Unwanted Weight Loss


Ironically, a number of medications used to improve health can contribute to unwanted weight loss, mostly via side effects that can turn a person "off" his or her normal eating habits. For example, the bone-building medication Fosamax can cause difficulty swallowing, along with nausea or even vomiting. And some antidepressants can dull appetite, while cholesterol-lowering medications and antihistamines can alter a person's sense of taste. Taking several drugs for different conditions only complicates the potential problem.

Granted, medications aren't the most common cause of unintentional weight loss. Depression, GI disturbances such as ulcers, and cancer are fingered more often. But medicines are frequently overlooked.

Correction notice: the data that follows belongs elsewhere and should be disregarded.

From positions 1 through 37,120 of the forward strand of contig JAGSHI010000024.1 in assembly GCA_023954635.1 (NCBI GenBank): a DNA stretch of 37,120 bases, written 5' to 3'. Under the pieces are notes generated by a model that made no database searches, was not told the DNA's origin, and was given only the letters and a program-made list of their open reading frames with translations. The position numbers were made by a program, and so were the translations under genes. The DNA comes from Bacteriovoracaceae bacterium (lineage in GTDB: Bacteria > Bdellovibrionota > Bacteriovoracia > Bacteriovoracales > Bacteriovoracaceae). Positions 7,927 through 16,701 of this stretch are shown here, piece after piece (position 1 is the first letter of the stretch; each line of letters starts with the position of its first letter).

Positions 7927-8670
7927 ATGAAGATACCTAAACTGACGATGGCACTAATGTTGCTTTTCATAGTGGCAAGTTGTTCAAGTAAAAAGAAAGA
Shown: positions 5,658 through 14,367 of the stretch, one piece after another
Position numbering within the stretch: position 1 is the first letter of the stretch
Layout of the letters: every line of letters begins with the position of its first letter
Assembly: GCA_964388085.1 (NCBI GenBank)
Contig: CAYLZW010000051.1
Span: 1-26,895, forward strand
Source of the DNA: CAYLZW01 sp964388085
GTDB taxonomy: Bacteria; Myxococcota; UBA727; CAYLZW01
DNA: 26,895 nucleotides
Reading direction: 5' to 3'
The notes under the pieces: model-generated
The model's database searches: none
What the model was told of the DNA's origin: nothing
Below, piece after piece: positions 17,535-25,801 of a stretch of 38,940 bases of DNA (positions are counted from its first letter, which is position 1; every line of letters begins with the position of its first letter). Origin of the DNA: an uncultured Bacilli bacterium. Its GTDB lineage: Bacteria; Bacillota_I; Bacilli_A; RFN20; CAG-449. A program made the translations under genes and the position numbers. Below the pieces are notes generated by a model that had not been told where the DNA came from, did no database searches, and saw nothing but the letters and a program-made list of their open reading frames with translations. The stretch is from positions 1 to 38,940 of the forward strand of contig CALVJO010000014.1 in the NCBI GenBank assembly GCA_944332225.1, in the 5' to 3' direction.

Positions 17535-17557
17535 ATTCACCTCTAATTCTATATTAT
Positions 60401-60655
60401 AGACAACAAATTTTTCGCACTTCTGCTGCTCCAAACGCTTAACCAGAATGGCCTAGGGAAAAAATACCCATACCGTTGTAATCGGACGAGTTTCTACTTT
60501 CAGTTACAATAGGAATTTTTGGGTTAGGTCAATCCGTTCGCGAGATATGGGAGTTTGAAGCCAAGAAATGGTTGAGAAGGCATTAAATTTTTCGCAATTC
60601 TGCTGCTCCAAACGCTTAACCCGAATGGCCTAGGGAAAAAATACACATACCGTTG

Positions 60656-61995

Fortunately, the problem can be readily addressed. Doctors may be able to discontinue a medication, substitute one with a different side effect profile, or recommend weight-gain strategies to counteract the effects of a drug or a combination of drugs.

Unintended weight loss needs investigating when you've dropped 5 to 10 percent of your body weight in a year or less, or lost 5 pounds in 3 months. If that sounds like you, make an appointment for a work-up.



“Under the care of Leo J. Borrell, M.D. since December 2001, I have seen a remarkable improvement in my mother’s condition. She is responding dramatically to the new regiment Dr. Borrell has prescribed”

- Beth Rose